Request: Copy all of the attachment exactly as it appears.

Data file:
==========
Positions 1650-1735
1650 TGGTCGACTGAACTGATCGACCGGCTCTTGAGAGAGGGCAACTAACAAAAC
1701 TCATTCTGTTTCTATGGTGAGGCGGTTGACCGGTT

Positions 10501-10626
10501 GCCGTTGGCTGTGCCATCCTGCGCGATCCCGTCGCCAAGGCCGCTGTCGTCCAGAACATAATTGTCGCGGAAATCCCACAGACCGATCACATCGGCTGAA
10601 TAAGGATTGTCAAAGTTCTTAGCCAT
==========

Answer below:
Positions 1650-1735
1650 TGGTCGACTGAACTGATCGACCGGCTCTTGAGAGAGGGCAACTAACAAAAC
1701 TCATTCTGTTTCTATGGTGAGGCGGTTGACCGGTT

Positions 10501-10626
10501 GCCGTTGGCTGTGCCATCCTGCGCGATCCCGTCGCCAAGGCCGCTGTCGTCCAGAACATAATTGTCGCGGAAATCCCACAGACCGATCACATCGGCTGAA
10601 TAAGGATTGTCAAAGTTCTTAGCCAT